Tuesday, January 12, 2010

"When the system fails, it is my responsibility," Obama said.

Everywhere we look these days, we see "Obama." In news articles and reports, his name is almost synonymous with government itself.

Contrast that with the time Bush (or any other president for that matter) was in office. We may have questioned how much influence Bush had over anything at times, but at least, in our minds, we could separate the president's name from the government. We understood that though he cared about everything, the president wasn't actually responsible for everything. At least then, there were other people at work in Washington for our good, other people who had a huge stake in the game, other people who needed to do their jobs well to make "change" happen. We realized that the president couldn't do it all. Or maybe, the president realized he couldn't. And, this wasn't just because he was Bush (ignorant, incompetent, impotent and all the other things the media said about him) so much as because he knew and we all knew that he was, in fact, only human.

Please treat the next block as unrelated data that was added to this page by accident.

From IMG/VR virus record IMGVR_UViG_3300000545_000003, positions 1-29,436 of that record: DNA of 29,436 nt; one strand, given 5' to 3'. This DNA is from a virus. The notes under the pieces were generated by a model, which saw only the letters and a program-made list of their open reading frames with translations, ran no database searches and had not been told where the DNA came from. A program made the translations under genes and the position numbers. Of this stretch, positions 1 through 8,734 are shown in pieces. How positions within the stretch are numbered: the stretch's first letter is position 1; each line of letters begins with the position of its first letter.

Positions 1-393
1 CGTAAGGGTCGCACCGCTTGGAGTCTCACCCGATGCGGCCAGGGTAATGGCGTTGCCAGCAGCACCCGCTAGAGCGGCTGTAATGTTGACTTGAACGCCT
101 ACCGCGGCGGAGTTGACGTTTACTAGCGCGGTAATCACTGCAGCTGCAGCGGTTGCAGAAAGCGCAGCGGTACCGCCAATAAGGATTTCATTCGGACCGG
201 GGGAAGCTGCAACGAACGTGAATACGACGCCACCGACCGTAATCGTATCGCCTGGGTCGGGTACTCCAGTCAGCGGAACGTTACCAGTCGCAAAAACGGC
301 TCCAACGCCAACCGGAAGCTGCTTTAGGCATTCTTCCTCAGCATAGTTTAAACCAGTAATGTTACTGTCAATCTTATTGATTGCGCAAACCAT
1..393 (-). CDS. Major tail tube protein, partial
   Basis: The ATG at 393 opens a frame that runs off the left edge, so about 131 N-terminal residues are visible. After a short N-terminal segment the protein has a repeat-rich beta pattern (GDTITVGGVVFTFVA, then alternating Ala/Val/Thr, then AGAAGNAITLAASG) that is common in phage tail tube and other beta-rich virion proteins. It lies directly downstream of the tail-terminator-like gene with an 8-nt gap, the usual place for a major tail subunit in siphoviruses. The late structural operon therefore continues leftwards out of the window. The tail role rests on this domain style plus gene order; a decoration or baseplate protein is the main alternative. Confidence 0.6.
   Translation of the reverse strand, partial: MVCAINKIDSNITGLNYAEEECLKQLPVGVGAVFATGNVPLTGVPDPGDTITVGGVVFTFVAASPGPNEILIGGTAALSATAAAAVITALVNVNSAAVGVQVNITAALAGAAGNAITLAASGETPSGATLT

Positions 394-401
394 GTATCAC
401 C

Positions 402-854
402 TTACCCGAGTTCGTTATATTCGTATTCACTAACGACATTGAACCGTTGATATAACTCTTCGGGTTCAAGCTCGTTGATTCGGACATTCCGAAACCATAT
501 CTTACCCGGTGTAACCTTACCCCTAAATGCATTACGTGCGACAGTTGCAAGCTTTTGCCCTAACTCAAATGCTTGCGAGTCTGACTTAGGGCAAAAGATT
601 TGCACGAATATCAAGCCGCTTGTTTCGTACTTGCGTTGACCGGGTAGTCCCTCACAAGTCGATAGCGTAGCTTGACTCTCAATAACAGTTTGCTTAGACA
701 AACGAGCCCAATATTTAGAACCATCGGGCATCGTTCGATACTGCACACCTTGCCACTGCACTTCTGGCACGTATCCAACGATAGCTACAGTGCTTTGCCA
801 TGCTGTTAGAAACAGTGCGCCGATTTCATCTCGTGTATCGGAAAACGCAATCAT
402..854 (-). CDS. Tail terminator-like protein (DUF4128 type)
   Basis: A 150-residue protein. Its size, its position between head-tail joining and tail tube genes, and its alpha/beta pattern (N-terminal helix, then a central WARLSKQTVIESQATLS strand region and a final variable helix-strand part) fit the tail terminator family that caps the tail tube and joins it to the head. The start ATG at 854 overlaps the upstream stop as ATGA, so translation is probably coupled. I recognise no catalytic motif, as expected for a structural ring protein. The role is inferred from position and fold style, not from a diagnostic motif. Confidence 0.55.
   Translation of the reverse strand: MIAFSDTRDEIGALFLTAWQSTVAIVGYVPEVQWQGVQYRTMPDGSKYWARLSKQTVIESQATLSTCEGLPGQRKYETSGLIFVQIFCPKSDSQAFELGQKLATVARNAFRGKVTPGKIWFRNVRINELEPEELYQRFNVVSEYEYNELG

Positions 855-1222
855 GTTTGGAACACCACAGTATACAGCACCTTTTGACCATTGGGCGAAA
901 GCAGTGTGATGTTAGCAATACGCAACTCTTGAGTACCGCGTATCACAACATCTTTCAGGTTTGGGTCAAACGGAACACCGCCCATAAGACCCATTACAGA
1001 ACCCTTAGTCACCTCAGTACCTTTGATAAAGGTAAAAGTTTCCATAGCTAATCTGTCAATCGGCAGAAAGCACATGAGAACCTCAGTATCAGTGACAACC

Now, I didn't vote for him and I will be the first republican to sigh if a man (or woman) of worth from my party is able to be elected next term, but I wonder at Obama, Democrat and all. I worry for him. I realize he is so motivated and so capable (or the media, thus far, has eagerly painted him as such), but is it prudent for any president, any leader at all, to have his hands in so much, but to be taking full responsibility for so much... from health care, to the war(s), to homeland security, to education, to the housing crisis, the economy, to unemployment, the list goes on? Doesn't he delegate? Doesn't anybody work for Obama anymore? Or, maybe more importantly, aren't there still people involved in our government who aren't doing his bidding?

I wonder, by literally chaining himself (politically speaking) to the success or failure of so many of his programs, his strategies, his initiatives, his plans, his systems... is it even possible that Obama won't fail?

No comments: